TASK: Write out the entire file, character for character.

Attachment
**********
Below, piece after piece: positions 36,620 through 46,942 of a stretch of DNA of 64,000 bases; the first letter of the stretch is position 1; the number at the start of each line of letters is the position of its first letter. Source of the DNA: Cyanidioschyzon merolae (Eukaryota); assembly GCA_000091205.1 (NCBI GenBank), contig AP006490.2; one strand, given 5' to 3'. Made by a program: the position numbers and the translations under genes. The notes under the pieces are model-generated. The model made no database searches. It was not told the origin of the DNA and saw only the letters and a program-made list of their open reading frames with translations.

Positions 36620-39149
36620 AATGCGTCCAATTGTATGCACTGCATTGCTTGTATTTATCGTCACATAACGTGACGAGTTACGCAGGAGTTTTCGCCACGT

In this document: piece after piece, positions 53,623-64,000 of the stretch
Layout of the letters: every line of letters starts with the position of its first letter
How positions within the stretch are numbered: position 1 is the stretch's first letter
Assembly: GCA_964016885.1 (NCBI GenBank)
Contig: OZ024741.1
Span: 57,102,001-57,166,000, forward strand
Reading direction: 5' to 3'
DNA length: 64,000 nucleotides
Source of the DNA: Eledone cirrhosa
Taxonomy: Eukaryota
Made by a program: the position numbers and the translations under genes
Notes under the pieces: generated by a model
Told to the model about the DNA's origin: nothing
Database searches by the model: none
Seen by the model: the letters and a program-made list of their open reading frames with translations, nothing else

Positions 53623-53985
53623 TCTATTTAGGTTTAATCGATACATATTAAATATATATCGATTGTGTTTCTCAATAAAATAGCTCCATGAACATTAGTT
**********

Below, piece after piece: positions 36,620 through 46,942 of a stretch of DNA of 64,000 bases; the first letter of the stretch is position 1; the number at the start of each line of letters is the position of its first letter. Source of the DNA: Cyanidioschyzon merolae (Eukaryota); assembly GCA_000091205.1 (NCBI GenBank), contig AP006490.2; one strand, given 5' to 3'. Made by a program: the position numbers and the translations under genes. The notes under the pieces are model-generated. The model made no database searches. It was not told the origin of the DNA and saw only the letters and a program-made list of their open reading frames with translations.

Positions 36620-39149
36620 AATGCGTCCAATTGTATGCACTGCATTGCTTGTATTTATCGTCACATAACGTGACGAGTTACGCAGGAGTTTTCGCCACGT

In this document: piece after piece, positions 53,623-64,000 of the stretch
Layout of the letters: every line of letters starts with the position of its first letter
How positions within the stretch are numbered: position 1 is the stretch's first letter
Assembly: GCA_964016885.1 (NCBI GenBank)
Contig: OZ024741.1
Span: 57,102,001-57,166,000, forward strand
Reading direction: 5' to 3'
DNA length: 64,000 nucleotides
Source of the DNA: Eledone cirrhosa
Taxonomy: Eukaryota
Made by a program: the position numbers and the translations under genes
Notes under the pieces: generated by a model
Told to the model about the DNA's origin: nothing
Database searches by the model: none
Seen by the model: the letters and a program-made list of their open reading frames with translations, nothing else

Positions 53623-53985
53623 TCTATTTAGGTTTAATCGATACATATTAAATATATATCGATTGTGTTTCTCAATAAAATAGCTCCATGAACATTAGTT